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Examining the world of obsessive teens.

Examining the world of obsessive teens

Like a junior version of Lady Macbeth, Cathy became haunted about the time she turned 12 by a constant impulse to cleanse herself. "I would wake up at 6 a.m. to start cleaning myself,' she says. "I'd shake my clothes for a half an hour to get the germs off them, and I constantly washed my hands to the point that they bled. I was washing myself about six hours a day.'

Cathy had what psychiatrists call obsessive-compulsive discorder. For decades it was considered a disturbance primarily of adults, but the number of children and adolescents suffering from symptoms similar to Cathy's has been "grossly understimated,' according to Judith L. Rapoport of the National Institute of Mental Health (NIMH). These youngsters improve dramatically when treated with an antidepressant drug that blocks the action of the neurotransmitter serotonin, Rapoport reported at an NIMH-sponsored conference last week.

Psychoanalysis, including Sigmund Freud, have described obsessive-compulsive disorder clinically for over 70 years. The latest psychiatric diagnostic manual says that obsessions are recurrent ideas and impulses that are experienced as senseless or repugnant; compulsions are stereotyped behaviors designed to prevent some future event. The obsessions and compulsions cause much distress and interfere with normal function.

Arecent survey found that 1 to 2 percent of adults in the United States had obsessive-compulsive disorder in the six months preceding the study. One-third of these people had the disorder during childhood, estimates Rapoport.

She and colleague Martine Flament recently conducted what is perhaps the first extensive survey of obsessive-compulsive disorder among adolescents. They tested 6,000 teenagers in western New Jersey. Some of them had obsessive-compulsive symptoms that did not constitute the full-blown disorder. For instance, one girl in the study--although she functions well otherwise--gets up early every Saturday morning to clean her room meticulously and wash the walls. "We don't know if [she is displaying] an early sign of obsessive-compulsive disorder,' says Rapoport. The investigators then interviewed 45 subjects with the highest scores and 24 controls with low scores or with evidence of other psychiatric problems.

Twelve youngsters in the former group clearly have obsessive-compulsive disorder, Flament told SCIENCE NEWS. They were selected from the first 4,000 adolescents screened; another 20 to 30 cases will be interviewed from the remaining 2,000 subjects, she adds.

Why would about one-third of 1 percent of these teenagers develop such an unusual disorder? Rapoport and Flament have come up with a few clues.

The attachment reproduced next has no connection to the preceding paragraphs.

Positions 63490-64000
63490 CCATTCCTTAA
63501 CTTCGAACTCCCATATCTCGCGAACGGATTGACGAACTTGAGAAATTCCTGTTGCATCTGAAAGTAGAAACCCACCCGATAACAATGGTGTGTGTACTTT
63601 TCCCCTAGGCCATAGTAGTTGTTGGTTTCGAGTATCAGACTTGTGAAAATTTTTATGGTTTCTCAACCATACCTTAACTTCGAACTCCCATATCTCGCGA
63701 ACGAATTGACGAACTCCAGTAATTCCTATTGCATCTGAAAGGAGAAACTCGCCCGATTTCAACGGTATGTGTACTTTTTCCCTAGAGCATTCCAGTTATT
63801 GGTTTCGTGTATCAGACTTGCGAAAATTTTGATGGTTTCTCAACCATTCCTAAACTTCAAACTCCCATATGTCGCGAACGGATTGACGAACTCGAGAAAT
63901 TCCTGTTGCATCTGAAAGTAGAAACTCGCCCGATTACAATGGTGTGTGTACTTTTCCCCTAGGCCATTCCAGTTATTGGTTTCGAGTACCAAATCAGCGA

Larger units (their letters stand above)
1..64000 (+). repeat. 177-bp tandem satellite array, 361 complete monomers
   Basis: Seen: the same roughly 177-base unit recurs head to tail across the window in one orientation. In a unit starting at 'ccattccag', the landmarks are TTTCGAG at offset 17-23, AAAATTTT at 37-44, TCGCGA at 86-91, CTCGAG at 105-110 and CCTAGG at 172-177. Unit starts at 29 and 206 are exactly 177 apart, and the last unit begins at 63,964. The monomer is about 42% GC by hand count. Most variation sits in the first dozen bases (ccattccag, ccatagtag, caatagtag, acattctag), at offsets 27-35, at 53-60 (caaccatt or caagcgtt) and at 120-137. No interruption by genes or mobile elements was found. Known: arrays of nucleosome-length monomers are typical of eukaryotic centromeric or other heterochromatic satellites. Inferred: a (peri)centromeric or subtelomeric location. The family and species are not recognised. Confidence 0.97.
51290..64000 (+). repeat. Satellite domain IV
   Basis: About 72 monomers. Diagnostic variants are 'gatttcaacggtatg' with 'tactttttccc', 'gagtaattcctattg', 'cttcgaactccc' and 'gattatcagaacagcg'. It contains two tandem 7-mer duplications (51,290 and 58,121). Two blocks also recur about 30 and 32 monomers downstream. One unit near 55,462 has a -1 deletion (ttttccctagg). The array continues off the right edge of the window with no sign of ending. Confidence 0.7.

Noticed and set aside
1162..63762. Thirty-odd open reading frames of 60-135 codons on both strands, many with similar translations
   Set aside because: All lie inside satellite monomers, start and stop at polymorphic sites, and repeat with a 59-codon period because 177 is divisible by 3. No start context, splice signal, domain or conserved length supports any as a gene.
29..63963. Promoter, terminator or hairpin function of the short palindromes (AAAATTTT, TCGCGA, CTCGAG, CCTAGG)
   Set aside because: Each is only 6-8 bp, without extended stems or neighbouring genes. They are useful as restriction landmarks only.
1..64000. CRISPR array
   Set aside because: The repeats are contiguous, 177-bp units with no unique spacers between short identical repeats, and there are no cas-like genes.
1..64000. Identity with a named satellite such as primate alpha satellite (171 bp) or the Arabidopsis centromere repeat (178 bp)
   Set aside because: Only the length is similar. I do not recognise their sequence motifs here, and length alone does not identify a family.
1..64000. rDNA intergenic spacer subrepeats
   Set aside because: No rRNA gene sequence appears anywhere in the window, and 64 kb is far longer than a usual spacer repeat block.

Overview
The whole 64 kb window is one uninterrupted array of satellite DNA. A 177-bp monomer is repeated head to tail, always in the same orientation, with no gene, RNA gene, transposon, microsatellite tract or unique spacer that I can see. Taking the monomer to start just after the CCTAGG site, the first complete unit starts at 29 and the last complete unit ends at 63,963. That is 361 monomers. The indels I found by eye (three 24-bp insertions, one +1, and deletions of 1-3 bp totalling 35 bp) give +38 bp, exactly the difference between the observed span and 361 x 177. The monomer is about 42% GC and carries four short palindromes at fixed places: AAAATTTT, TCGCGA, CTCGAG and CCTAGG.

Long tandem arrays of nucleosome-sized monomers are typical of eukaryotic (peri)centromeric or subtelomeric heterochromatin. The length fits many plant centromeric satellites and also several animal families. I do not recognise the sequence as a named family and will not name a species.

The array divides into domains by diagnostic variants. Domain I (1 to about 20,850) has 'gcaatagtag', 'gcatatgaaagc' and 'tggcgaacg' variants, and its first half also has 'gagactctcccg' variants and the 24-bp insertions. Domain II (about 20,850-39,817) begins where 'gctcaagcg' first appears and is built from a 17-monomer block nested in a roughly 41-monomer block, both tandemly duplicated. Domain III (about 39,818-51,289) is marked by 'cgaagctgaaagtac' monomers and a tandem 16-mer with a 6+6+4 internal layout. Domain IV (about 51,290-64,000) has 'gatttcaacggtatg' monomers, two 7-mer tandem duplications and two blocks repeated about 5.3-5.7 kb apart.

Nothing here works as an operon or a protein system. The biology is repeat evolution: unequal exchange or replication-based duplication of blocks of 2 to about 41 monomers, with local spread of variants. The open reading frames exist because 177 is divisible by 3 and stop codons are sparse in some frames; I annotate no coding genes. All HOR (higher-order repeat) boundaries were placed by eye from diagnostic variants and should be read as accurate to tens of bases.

In 1977, they began to study 30 adolescents (including Cathy) with obsessive-compulsive disorder and 30 controls with other psychiatric diagnoses. Half of the former group had symptoms that revolved around cleanliness and constant washing; the other half engaged in a variety of behaviors, such as repeatedly checking to see if lights were turned off or stepping in certain ways to avoid "bad' consequences. All subjects were about 14 years old at the time, but most of the obsessive-compulsives, who were predominantly male, developed the disorder before reaching puberty, says Rapoport. There is no evidence of increased rates of mental illness in the families of obsessive-compulsive subjects, which suggests that the disorder is not hereditary, she explains. The researchers also uncovered no evidence of significant family or environmental stress for the obsessive-compulsive teenagers.

It appears, however, that these youngsters improve markedly when they take clomipramine, an antidepressant drug. Rapoport and Flament alternated placebo and drug treatments for 23 obsessive-compulsive subjects over a 10-week period. Clinical raters, who did not know when someone was receiving active medication or placebo, recorded striking improvements when clomipramine was administered. This particular antidepressant decreases serotonin in the blood and blocks its uptake. Serotonin may play a crucial role in obsessive-compulsive disorder, "but it's hard to make inferences from drug efficacy to underlying biology,' notes Rapoport.

On a number of neurological tests, obsessive-compulsive adolescents show slight deficits, adds Flament. "Still, the findings are not clear,' she cautions.

The NIMH scientists' emphasis on biology contrasts with traditional psychoanalytic explanations that focus on the repression of unacceptable thoughts and desires as the cause of the symptoms. In a letter to the ARCHIVES OF GENERAL PSYCHIATRY last year, NIMH psychiatrist Thomas R. Insel wrote that active, supportive psychoterapy probably works best with these patients. But, says Insel, "This is a complex cluster of disorders for which there are many assumptions and very little experimental data.'
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Title Annotation:obsessive-compulsive disorder
Author:Bower, Bruce
Publication:Science News
Date:Apr 20, 1985
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